JOHOR BAHRU, Dec 5 – Pulau Kukup, one of the few remaining pristine wetlands in South-East Asia, may stop being a fully protected national park as the state government is said to be de-gazetting a law that gives it the status.
Concerns were sparked by a gazette dated Oct 25 that has gone viral on social media notifying that the state authorities will cancel the whole area as a national park under subsection 3(3) of the National Park Environment Enactment (Johor) 1989.
According to sources, the decision was made by the state government in October to de-gazette Pulau Kukup National Park.
They added that a letter to that effect was sent to Johor State Secretary Datuk Azmi Rohani.
Malaysian Nature Society vice-president Vincent Chow said he would be really upset with such a decision.
“We are surprised to hear this. There has been no consultation with the stakeholders on the matter, especially those who are dependent on the island such as fishermen.
“The area is the second largest mangrove island in the world but why is the state government not proud of it?” he said when contacted yesterday.
Chow also expressed concerns that the move to de-gazette the law might disrupt the ecology of the island and drive out many animals.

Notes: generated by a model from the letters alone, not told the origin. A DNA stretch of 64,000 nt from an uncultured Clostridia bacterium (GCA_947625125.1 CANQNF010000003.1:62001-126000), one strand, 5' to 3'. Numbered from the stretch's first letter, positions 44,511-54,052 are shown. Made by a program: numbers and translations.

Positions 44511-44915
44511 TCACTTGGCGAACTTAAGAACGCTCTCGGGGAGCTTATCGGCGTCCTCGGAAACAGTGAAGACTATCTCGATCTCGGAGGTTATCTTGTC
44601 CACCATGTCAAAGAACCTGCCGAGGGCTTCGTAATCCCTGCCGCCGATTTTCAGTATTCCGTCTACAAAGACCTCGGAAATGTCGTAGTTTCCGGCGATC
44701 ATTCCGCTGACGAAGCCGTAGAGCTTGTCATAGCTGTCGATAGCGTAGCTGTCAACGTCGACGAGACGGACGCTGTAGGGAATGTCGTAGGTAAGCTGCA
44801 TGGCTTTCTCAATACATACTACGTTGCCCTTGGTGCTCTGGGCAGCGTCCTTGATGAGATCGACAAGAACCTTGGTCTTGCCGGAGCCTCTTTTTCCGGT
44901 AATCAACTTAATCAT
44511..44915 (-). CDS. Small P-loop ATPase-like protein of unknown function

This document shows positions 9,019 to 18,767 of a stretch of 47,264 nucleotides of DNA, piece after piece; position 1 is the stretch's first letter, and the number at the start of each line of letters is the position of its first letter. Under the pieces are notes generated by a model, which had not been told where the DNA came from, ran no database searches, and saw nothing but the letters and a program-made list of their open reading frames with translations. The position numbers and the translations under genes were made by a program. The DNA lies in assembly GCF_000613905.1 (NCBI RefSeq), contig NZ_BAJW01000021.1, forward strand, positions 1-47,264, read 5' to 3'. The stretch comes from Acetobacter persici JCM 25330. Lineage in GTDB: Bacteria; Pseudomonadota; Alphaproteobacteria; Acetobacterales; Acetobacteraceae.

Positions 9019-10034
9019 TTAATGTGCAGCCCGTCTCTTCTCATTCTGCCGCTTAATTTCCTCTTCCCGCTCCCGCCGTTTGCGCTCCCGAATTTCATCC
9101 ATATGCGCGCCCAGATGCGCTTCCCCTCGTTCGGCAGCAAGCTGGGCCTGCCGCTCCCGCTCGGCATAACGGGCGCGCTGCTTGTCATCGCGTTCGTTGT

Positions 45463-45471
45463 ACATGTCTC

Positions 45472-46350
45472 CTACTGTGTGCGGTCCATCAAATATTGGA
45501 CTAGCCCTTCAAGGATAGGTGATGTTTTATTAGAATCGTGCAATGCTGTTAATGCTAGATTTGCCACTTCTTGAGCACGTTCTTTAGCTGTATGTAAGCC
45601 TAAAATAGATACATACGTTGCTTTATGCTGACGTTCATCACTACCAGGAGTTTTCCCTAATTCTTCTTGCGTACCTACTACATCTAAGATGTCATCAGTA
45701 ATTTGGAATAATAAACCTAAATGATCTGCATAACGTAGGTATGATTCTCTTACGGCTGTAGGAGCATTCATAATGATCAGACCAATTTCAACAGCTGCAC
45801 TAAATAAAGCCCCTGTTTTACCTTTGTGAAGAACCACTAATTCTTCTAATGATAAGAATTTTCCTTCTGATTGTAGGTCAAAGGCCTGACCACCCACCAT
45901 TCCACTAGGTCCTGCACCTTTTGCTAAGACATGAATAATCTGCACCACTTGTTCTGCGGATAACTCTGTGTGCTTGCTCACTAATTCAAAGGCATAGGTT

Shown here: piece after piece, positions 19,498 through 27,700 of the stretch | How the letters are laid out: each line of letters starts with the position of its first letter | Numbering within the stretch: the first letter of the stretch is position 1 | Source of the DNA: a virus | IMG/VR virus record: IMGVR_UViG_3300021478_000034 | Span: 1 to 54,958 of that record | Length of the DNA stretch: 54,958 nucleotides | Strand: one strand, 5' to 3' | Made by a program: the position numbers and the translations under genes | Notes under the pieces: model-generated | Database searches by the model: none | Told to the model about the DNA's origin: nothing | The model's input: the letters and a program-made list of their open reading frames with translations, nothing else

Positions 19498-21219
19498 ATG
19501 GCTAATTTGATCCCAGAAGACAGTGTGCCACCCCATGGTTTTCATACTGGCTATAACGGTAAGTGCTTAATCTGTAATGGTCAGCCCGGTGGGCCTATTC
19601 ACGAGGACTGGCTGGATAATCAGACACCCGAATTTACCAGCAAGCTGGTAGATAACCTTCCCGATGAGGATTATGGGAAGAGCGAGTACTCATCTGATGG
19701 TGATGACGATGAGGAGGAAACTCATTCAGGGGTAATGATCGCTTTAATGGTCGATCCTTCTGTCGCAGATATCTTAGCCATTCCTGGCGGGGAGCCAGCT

“If it is turned into a port or terminal, there will certainly be more pollution in the area,” he said.
State Health, Environment and Agriculture Committee chairman Dr Sahruddin Jamal said the issue would be discussed with the Johor National Parks director and Osman, who is also the park chairman.
“We need to discuss Pulau Kukup before making any official statement,” he said but declined to comment further.
Pulau Kukup, located off the coast of Pontian, has been a national park since 1997 and mostly uninhabited. Renowned for its mangrove forests, it is one of five Ramsar sites in Malaysia.
Ramsar sites are wetland sites accorded international importance under the United Nations’ Convention on Wetlands.
According to the Johor National Parks Corporation website, Pulau Kukup plays host to endangered animals such as the flying fox, smooth-coated otter, bearded pig and long-tailed macaque.